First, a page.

Turkish court decision verifying the authenticity of a scandalous audio recording that calls for a false flag operation in Syria.

 

Prosecutor Dalgalı’s investigation reveals there was only one CCTV camera in the hall where the meeting was held and that it covers only the entrance of the hall and the elevator. Jamming devices used to prevent mobile devices from working during meetings were also not properly operating at the time of the meeting. Dalgalı said in his written report that the leaked audio recording might have been made in the meeting room by means of a recording device or bugging device that could be affixed to a wastebasket, remote, multipurpose plug or easily portable items. Dalgalı noted that after exhaustive searches of the meeting room by the National Intelligence Organization (MİT), it was clear that the audio was not recorded from outside through an audio surveillance system but from inside the meeting room.

At the urging of the government, Turkish prosecutor Dalgalı derailed the probe, did not investigate the illegal schemes plotted among officials in violation of Turkish law and hushed up the investigation when he could not identify the leaker. As a reward, he was promoted to membership of the 5th Chamber of the Supreme Court of Appeals. Dalgalı is also one of the prosecutors who helped whitewash a massive corruption case involving German-based Turkish charity Deniz Feneri e.V., which was run by people close to Erdogan. The probe into Deniz Feneri’s fraudulent connections to Turkey began in 2008. The Deniz Feneri administration was accused of funneling money collected for charity from workers in Germany into various companies and businesses in Turkey. The Frankfurt State Court sentenced three Turkish nationals to prison terms of up to six years on Sept. 17, 2008 for involvement in embezzling and misusing donations totaling 17 million euros. The prosecutor in the case announced that there were suspicions of possible connections to the case in Turkey. The Erdogan government helped derail the probe on the Turkish side and freed all suspects named in the indictment.

Following the leak of the audio recording, the Turkish government banned YouTube in March in the face of the revelations, while the opposition accused the government of planning a “provocation” involving Syria that had been exposed on social media. “Now they have banned YouTube to prevent the world from learning about it. They know they would be considered war criminals,” Gursel Tekin, then-deputy chairman of the main opposition Republican People’s Party (CHP), said. The YouTube ban was lifted in June 2014 after the country’s highest court ruled that the two-month ban on the video-sharing website violated freedom of expression.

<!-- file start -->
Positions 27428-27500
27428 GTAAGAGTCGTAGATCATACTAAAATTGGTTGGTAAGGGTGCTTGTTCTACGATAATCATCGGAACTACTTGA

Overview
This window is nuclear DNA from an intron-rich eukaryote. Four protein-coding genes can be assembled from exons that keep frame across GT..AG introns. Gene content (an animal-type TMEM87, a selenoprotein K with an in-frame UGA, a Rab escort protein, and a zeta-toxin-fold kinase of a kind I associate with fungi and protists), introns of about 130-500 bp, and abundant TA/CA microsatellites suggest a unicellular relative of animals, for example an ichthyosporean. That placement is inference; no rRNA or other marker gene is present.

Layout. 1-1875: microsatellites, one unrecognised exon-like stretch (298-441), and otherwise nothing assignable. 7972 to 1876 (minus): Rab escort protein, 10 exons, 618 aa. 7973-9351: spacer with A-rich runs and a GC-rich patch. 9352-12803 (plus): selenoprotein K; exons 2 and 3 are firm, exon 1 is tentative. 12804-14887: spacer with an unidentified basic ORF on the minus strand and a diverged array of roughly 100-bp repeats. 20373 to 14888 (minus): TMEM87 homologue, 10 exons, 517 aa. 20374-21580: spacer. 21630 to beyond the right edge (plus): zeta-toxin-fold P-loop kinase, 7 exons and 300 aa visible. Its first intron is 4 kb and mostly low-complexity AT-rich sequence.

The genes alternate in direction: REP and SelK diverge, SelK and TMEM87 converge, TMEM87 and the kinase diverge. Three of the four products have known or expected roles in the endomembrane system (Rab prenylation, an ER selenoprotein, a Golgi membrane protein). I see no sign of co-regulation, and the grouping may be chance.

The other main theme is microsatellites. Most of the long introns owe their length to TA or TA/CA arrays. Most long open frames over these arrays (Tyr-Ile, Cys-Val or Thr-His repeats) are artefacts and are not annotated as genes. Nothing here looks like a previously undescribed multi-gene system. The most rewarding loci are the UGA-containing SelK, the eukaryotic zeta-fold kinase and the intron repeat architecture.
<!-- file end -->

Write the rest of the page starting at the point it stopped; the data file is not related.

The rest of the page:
Then-prime minister and current president Erdoğan confirmed the security meeting at a public rally in the city of Diyarbakır, saying that the wiretapping of his foreign minister’s office was “immoral,” an act of “cowardice,” “dishonest” and “mean.” Then-Turkish President Abdullah Gül, also an Islamist, sided with Erdogan and strongly condemned the audio surveillance and leaking of the conversation, calling it an act of espionage. Instead of questioning the false flag that would drag NATO’s second largest army into a war in Syria, he said: “This is an act of espionage against Turkey’s security. Those who took part in this, those who contributed to it, will definitely be exposed [and] will be, as prescribed by law, harshly punished.”

The political opposition did not buy Erdogan’s argument, either. “They [the government] want to drag Turkey into a war [in Syria]. [They are] working on plots to win international legitimacy [in the case of a Turkish intervention in Syria],” Kemal Kılıçdaroğlu, leader of the CHP, said. Then-independent Kütahya deputy İdris Bal said the leaking of the conversation served the national interest. “In the final analysis, this [leaking] represents the exposure of a dirty game [and] is good in that context,” he added.